• 2019: The NJSIAA removed the Born Index from their ranking system and replaced it with a Strength Index. The NJSIAA also eliminated Northing numbers. Instead, a “snake” system was introduced, seeding the top 16 teams in each section. One section contained the teams ranked 1st, 4th, 5th, 8th, 9th, 12th, 13th and 16th. The other section contained the teams ranked 2nd, 3rd, 6th, 7th, 10th, 11th, 14th, 15th Snake system leads to long travel distances. In 2022 alone, a team traveled 82 miles and 83 minutes each way and an additional two hours and 103 miles one-way.
  • 2020: For the first time since the playoffs began in 1974, as a result of the COVID-19 pandemic, there have been no state playoffs. Some teams played six fixtures. Conferences were allowed two weeks of postseason in a format of their choice. Shortly after the end of the 2020 season, significant changes would occur in New Jersey football.
  • 2021: In January, NJSIAA members voted to allow soccer championships, removing from the constitution the phrase that “soccer shall not declare state champions.” The successful vote paved the way for the crowning of the first public group champions. Under an agreement, the season would not be extended further than the first weekend in December. Thanksgiving Day games would not be affected. The measure was overwhelmingly approved by NJSIAA members in June.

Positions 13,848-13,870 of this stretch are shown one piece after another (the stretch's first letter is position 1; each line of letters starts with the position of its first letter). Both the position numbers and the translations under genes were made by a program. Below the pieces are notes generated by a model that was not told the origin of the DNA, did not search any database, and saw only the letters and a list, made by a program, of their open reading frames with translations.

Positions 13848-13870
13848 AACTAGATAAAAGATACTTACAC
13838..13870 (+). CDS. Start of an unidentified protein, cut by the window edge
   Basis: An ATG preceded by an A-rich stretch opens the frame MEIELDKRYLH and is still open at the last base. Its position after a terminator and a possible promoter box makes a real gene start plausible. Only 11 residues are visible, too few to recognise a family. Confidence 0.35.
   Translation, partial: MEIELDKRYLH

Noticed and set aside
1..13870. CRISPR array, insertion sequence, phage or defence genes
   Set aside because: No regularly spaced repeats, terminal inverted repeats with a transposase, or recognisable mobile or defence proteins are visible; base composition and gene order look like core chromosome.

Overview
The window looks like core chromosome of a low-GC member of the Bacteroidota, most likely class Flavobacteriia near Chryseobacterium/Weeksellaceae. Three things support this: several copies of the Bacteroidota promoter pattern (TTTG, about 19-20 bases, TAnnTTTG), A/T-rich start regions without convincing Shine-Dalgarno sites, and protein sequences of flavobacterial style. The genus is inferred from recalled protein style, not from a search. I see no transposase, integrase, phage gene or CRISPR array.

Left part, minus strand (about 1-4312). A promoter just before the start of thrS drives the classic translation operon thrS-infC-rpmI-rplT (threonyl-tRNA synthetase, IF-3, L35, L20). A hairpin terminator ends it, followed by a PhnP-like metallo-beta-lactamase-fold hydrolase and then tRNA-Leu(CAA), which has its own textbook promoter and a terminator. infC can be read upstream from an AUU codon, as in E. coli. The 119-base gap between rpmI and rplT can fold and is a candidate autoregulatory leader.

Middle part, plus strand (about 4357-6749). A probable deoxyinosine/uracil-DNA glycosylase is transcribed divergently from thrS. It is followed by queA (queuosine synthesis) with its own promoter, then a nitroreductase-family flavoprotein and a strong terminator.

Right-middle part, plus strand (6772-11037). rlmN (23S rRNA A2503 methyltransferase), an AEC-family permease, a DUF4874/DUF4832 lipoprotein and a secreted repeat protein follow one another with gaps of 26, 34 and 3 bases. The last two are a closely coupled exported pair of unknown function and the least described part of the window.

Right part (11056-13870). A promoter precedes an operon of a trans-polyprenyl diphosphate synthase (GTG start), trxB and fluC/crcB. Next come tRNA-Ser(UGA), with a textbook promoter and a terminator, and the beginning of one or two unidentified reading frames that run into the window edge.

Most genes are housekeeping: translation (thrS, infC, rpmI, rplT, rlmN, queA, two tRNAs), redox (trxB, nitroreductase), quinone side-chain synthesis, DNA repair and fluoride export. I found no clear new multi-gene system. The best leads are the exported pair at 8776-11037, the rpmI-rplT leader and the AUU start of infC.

• 2022: The NJSIAA is holding public group championships at Rutgers Stadium for the first time this weekend.

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Joe Zedalis reports on the Shore Conference for football NJ.com. He can be reached at [email protected]. Follow him on Twitter @Josephzedalis